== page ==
TOM WEST

West Hollywood City Clerk Tom West waits for Judge Walker's decision.

West Hollywood City Clerk Tom West created a space in nearby Kings Road Park where council members – starting with Mayor Pro Tem John Duran – would marry as many couples as possible on a first-come, first serve basis for as long as marriage was legal.

Duran, plus Robin Tyler and Diane Olson, the first Southern California couple to legally marry on June 16, 2008, were there to talk to the gaggle of media waiting for the ruling. Other media focused on the federal courthouse in Beverly Hills and in San Francisco.

Gradually, others such as Rodney Scott from Christopher Street West and Valerie Wagner from AIDS Project Los Angeles (pictured above with John Duran and Robin Tyler) arrived, as well.

The waiting was excruciating. Unite the Fight blogger Phillip Minton, who was there helping me with video, decided to register online with his partner Loch over the phone. When some of the media got wind of what he was doing, he was suddenly the center of a swirl of attention. Phillip was torn between staying to capture reaction after the ruling and leaving to go to the Beverly Hills courthouse to complete the process of obtaining a marriage license.

Phillip interviewed 1

Phillip Minton is interviewed by reporters at King's Road Park in West Hollywood.

As the clock ticked closer to noon, my concern grew. I asked West if the Beverly Hills courthouse clerks were going to break for lunch at noon. No, he said, they were going to stay there to take care of all the couples standing in line waiting for the ruling.

There was an almost-spiritual kinship among straight and gay and passers by at Kings Road, as well as with couples in San Francisco and at the courthouse – a kind of pre-catharsis anticipating a shared blockbuster experience. It felt like freedom and equality was just a Blackberry email away.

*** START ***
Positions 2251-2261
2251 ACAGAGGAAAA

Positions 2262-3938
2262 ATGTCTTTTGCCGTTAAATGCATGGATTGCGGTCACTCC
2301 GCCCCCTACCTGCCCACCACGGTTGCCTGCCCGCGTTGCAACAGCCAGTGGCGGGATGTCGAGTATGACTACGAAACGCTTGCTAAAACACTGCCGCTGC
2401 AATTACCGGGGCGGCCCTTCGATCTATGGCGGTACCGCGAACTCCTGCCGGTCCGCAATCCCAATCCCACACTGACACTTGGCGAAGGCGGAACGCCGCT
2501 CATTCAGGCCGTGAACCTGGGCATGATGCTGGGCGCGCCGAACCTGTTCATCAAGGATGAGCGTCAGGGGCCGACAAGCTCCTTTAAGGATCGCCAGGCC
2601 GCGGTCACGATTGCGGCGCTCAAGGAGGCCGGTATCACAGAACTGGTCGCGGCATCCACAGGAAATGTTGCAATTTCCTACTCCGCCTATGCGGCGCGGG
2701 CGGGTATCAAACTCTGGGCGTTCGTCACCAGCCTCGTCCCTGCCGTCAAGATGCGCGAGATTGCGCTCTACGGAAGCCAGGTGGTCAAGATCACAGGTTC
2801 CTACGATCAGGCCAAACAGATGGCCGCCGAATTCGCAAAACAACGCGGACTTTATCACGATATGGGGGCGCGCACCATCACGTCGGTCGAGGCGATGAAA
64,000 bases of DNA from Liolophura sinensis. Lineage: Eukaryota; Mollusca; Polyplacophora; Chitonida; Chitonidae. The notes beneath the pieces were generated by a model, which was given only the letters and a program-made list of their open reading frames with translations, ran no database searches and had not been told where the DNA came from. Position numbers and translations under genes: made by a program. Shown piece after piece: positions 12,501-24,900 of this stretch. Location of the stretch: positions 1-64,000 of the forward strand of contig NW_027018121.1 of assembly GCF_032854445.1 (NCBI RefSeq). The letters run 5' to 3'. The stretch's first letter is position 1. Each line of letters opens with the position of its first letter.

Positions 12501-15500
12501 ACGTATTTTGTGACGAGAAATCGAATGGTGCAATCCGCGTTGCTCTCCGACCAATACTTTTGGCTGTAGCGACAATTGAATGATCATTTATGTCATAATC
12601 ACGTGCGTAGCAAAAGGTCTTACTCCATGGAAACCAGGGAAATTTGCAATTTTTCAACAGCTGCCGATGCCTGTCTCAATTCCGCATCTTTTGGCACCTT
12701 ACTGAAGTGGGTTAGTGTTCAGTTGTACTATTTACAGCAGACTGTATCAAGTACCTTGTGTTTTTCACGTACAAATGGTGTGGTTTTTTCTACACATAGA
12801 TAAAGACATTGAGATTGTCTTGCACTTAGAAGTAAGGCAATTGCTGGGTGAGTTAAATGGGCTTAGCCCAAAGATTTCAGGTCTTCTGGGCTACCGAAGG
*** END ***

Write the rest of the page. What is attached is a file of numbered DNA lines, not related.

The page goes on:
Parts Two and Three of the series will be published later this evening and tomorrow morning, respectively. Stay tuned…

Entry filed under: Background, Trial analysis, Videos.

Prop 8: Scheduling order issued Prop 8 Stay Reaction, Part 2: The Ruling and The Reaction

73 Comments Add your own

  • 1. Lesbians Love Boies  |  August 13, 2010 at 4:01 pm

    Subscirbing

    Reply
    • 2. Ann S.  |  August 13, 2010 at 4:03 pm

      superscribing

      Reply
      • 3. ĶĭŗîļĺęΧҲΪ  |  August 13, 2010 at 4:05 pm

        SubSuperScribing

        Reply
      • 4. JonT  |  August 13, 2010 at 4:57 pm

        SuperSubHyperScribing

        Reply
  • 5. Alan E.  |  August 13, 2010 at 4:03 pm

    Don’t you mean “DOOM is Imminent”? That’s what NOM has been saying, so it must be true.

    Reply
    • 6. Alan E.  |  August 13, 2010 at 4:04 pm

      Crap. forgot the box.

      Reply
      • 7. JonT  |  August 13, 2010 at 5:00 pm

        Uhm, me too :(

        Reply
  • 8. Richard A. Walter (soon to be Walter-Jernigan)  |  August 13, 2010 at 4:17 pm

    OMG! What a powerful piece. And in my opinion, Karen’s emotions only add to the power of this piece.
    @Alan E. Thanks for reminding me that I am not the only one who forgets to click that little box.

    Reply
  • 9. cc  |  August 13, 2010 at 4:30 pm

    Well written, and can’t wait for the next snippets even though I fear I will be tearing up as I read on.

    Reply
  • 11. Anonygrl  |  August 13, 2010 at 4:39 pm

    How on earth can the appellants say that the emotions of these people, waiting for joy, are not damaged by these stays?

    How can they even look at themselves in the mirror?

    Reply
  • 12. Sagesse  |  August 13, 2010 at 4:40 pm

    Every time my inbox threatens to empty… which is not right now….

    Reply
  • 13. Kathleen  |  August 13, 2010 at 4:54 pm

    UPDATE: Imperial County joins Appellants’ (Proponents’) Emergency Motion for Stay Pending Appeal. Filed 8/13/2010

    Another note on numbering: The Appeals Court has assigned a separate case number for Imperial County’s request to intervene. As such, the documents will be coming in with their own numbering system. I’ll be assigning those documents the name “CA9Doc Imperial #” to distinguish them.